Water Supply Outlook for Alberta

June 2004

May 2004 Precipitation

Normal to above-normal precipitation was recorded in northern and central Alberta with the exceptions of the Whitecourt, Grande Prairie, and Fort Chipewyan areas, where much-below-normal precipitation was recorded, and the Fort McMurray area, where much-above-normal precipitation was recorded (Figure 1). In southern Alberta, much-above-normal precipitation was recorded in areas south of Calgary and Medicine Hat, and in Drumheller and Empress. Generally normal precipitation was recorded elsewhere in southern Alberta (Figure 2). May precipitation totals are shown in (Figure 3).

Winter Precipitation (November 1, 2003 to April 30, 2004)

The entire province recorded below-normal to much-below-normal winter precipitation except Peace River and Cold Lake which recorded near-normal precipitation (Figure 4), and Empress which recorded above-normal precipitation (Figure 5). Winter precipitation totals are shown in Figure 6.

Soil moisture at the end of this period, May 1, 2004, was measured by Alberta Agriculture. Most of the province's soil moisture is below-average, with areas east of Calgary and Drumheller much-below-average. Average soil moisture conditions exist in the area between Peace River and Slave Lake, in a narrow band through Edmonton, and along the Saskatchewan border from the Lloydminster area north towards Fort McMurray. Soil moisture conditions are drier than last spring, but not as dry as in 2000 or 2001. A map of Alberta Agriculture's findings is available here.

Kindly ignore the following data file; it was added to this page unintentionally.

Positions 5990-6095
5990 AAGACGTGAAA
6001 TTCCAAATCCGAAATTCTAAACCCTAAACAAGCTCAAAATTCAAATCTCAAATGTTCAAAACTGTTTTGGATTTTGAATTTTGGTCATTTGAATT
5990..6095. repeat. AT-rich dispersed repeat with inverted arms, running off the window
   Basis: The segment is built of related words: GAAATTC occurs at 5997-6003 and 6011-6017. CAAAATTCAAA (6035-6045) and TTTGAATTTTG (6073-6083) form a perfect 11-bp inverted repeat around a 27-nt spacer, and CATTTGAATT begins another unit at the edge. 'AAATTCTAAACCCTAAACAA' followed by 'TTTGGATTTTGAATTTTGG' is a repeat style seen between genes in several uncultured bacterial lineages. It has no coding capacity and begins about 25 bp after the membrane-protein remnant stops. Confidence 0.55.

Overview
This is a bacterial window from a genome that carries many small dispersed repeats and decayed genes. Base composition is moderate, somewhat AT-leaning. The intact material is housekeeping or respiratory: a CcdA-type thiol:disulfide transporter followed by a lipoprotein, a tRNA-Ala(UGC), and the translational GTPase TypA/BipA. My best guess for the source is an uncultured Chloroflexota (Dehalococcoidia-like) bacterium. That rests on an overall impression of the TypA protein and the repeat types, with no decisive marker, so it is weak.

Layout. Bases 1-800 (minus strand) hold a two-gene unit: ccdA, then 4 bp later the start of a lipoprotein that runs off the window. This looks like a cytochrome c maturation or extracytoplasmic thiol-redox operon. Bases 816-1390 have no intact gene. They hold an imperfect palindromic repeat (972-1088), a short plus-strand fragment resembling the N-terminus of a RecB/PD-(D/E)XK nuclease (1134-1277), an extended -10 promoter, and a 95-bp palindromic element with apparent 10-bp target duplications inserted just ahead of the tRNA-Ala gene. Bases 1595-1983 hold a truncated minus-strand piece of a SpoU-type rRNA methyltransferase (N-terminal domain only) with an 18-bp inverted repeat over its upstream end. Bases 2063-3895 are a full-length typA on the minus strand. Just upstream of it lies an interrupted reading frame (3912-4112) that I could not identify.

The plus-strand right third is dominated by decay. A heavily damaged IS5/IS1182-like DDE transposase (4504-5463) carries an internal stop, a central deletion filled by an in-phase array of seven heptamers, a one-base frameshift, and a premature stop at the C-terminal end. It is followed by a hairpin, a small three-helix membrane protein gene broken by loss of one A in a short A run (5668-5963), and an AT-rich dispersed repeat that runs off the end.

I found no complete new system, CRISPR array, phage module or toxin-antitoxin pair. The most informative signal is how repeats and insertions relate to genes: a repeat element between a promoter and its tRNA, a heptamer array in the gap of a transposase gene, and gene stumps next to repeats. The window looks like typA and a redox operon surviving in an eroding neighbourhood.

Fall Precipitation (September 1 to October 31, 2003)

Generally, precipitation recorded in both northwestern and central Alberta varied from near-normal to much-below-normal, while much-above-normal precipitation was recorded in northeastern Alberta (Figure 7). In southern Alberta, precipitation totals generally ranged from near-normal to much-above-normal except at Pincher Creek, Lethbridge, Coronation, Drumheller and the Bighorn Dam where much-below-normal precipitation was recorded (Figure 8). Despite generally good precipitation totals (Figure 9) ,soil moisture conditions are very dry in most areas of the province, since late summer was generally very dry and much of the autumn precipitation fell as snow. The only area having average fall soil moisture is in east-central Alberta, along the Saskatchewan border. A map showing soil moisture conditions in the province is available from the Alberta Agriculture website through this link.

Long-Lead Precipitation Outlook

Environment Canada's long-lead precipitation forecast issued on May 30, 2004 for the period June 2004 through August 2004 is for below-normal precipitation throughout Alberta. The long-lead forecast for September through November is for above-normal precipitation in northern and central Alberta, and normal precipitation in the south. Environment Canada's long-lead precipitation outlook is available from their website located at: http://weatheroffice.ec.gc.ca/saisons/index_e.html.

The National Oceanic and Atmospheric Administration (NOAA) long-lead precipitation forecasts issued on May 20, 2004 for June though to the end of November is for an equal chance of normal, below-normal or above-normal precipitation for southern Alberta. NOAA's long-lead precipitation outlook is available from their website located at: http://www.cpc.ncep.noaa.gov/products/predictions/90day/.

For technical enquires about this web page please contact Alberta Environment - Environmental Management Water Management Operations Branch at AENV-WebWS@gov.ab.ca